Welcome to Immacolata Parish and School!
In the Gospel last Sunday, the Lord taught us about the need to persevere in our prayer; in this Sunday’s Gospel He teaches us
the need to be humble in our prayer. The inspired in Sacred Scriptures, and the Catholic Church’s 2,000 history of saints, spiritual
authors, liturgy and magisterium, provide the richest source of guidance in the world on prayer. To cite just one example
from the fourth century, here are just a few lines from St. Augustine who wrote extensively on prayer:
“We turn our mind to the task of prayer at appointed hours, since that desire grows lukewarm from our involvement in other
concerns and occupations. We remind ourselves through the words of prayer to focus our attention on the object of our
desire; otherwise, the desire that began to grow lukewarm may grow chill altogether and may be totally extinguished....The monks in Egypt are said to offer frequent prayers, but these are very short and hurled like swift javelin
s...Excessive talking should be kept out of prayer but that does not mean that one should not spend much time in prayer so
long as a fervent attitude continues to accompany prayer. This task is generally accomplished more through
sighs than words, more through weeping than speech.” (Letter to Proba)
Augustine’s thoughts on prayer are relevant today: regular times for prayer lest we lose the habit of prayer; short
prayers throughout the day; personal presence and spiritual desire, not just words.
The recent hurricane that struck the impoverished country of Haiti was devastating. In his letter in today’s
bulletin, Archbishop Carlson encourages us to help the people of Haiti by prayer and financial resources.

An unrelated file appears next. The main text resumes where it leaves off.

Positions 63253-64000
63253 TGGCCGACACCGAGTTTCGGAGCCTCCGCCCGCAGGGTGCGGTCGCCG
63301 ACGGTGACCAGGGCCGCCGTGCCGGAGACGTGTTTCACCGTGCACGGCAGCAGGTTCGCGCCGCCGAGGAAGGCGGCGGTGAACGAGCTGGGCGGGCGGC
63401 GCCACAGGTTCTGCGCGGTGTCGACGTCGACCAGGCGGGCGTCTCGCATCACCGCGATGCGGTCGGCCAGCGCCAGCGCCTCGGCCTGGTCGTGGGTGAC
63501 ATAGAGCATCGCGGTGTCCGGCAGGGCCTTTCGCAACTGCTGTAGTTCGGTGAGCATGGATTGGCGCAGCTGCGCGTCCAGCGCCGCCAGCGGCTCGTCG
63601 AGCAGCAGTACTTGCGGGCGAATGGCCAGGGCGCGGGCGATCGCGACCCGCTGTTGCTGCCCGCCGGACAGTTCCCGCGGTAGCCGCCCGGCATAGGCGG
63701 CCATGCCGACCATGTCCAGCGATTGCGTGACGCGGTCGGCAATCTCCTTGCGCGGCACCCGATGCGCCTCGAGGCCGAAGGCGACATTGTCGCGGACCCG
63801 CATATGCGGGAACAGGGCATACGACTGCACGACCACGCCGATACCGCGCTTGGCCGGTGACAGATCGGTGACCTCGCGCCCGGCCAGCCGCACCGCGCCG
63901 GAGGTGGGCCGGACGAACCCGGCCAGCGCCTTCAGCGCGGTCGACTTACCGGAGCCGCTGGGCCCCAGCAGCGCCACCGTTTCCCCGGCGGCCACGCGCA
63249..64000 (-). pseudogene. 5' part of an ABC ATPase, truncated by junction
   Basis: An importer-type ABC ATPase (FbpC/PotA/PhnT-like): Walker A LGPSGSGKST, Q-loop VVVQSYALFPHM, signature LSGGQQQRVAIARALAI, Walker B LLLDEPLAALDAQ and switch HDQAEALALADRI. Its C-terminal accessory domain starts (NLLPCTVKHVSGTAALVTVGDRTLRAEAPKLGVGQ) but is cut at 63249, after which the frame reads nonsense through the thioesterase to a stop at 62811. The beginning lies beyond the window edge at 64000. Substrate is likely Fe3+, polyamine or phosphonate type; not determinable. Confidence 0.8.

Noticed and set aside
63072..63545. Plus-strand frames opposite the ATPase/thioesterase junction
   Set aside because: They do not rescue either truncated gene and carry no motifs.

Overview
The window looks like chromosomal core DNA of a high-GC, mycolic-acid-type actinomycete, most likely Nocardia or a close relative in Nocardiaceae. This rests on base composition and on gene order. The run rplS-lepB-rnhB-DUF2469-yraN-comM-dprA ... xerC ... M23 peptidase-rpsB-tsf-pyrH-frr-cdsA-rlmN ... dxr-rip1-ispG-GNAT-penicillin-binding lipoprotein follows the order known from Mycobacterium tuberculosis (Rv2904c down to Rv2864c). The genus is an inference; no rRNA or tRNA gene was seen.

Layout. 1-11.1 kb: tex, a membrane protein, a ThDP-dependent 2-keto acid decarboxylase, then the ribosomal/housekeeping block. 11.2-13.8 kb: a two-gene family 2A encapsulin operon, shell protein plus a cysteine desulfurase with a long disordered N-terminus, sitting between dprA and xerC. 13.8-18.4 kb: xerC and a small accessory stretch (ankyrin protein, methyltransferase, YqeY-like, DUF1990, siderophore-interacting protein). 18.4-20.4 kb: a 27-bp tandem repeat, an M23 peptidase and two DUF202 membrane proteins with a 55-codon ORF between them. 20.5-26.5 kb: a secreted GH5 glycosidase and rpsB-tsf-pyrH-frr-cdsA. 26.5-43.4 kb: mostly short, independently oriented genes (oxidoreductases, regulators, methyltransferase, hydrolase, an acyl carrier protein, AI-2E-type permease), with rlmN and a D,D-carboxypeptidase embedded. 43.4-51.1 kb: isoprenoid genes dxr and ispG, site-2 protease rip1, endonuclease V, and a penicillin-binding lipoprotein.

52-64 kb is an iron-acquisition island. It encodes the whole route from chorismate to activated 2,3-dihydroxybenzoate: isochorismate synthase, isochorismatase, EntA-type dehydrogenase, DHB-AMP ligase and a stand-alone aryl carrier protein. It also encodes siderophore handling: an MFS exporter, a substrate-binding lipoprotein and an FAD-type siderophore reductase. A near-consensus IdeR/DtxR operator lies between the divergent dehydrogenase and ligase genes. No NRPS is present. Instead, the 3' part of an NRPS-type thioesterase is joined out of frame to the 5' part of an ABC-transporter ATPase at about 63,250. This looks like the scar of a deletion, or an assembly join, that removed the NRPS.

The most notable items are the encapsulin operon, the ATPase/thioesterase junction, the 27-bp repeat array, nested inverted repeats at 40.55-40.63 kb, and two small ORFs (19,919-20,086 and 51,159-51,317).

The Archbishop writes that
“Even as these families are mourning the tragic loss of life and of their homes, they are
also struggling to find ways to survive. We must pray that our Lord protect them and provide them with comfort and assistance....
I have asked your pastor to conduct a collection at your parish for this purpose. All money raised through this collection will be sent through Catholic Relief Services (CRS) to help
the people suffering because of this storm. Through CRS, the international humanitarian agency representing the U.S. Catholic Church,
we are responding even now to the needs of our brothers and sisters....You can also learn more and provide support at
Donations can be placed in the collection basket at the baptismal font after Mass, or sent to the rectory, marked CRS-Haiti.
There are many lay Orders and organizations in the Catholic Church (e.g., Knights of Columbus, Knights of Malta, Knights
of the Holy Sepulcher, etc.). The Knights of St. Peter Claver and their Ladies Auxiliary were founded in New Orleans in 1909. With over
18,000 members it is the largest African-American lay organization in the Church. They are hosting a discussion on Sunday, November 13,
at the library at Fontbonne University, 6800 Wydown, from 2-4:30, on the topic: “Why we are Catholic; our faith in Jesus; what
we want our white brothers and sisters to know about us.” All are invited.
Msgr. Vernon Gardin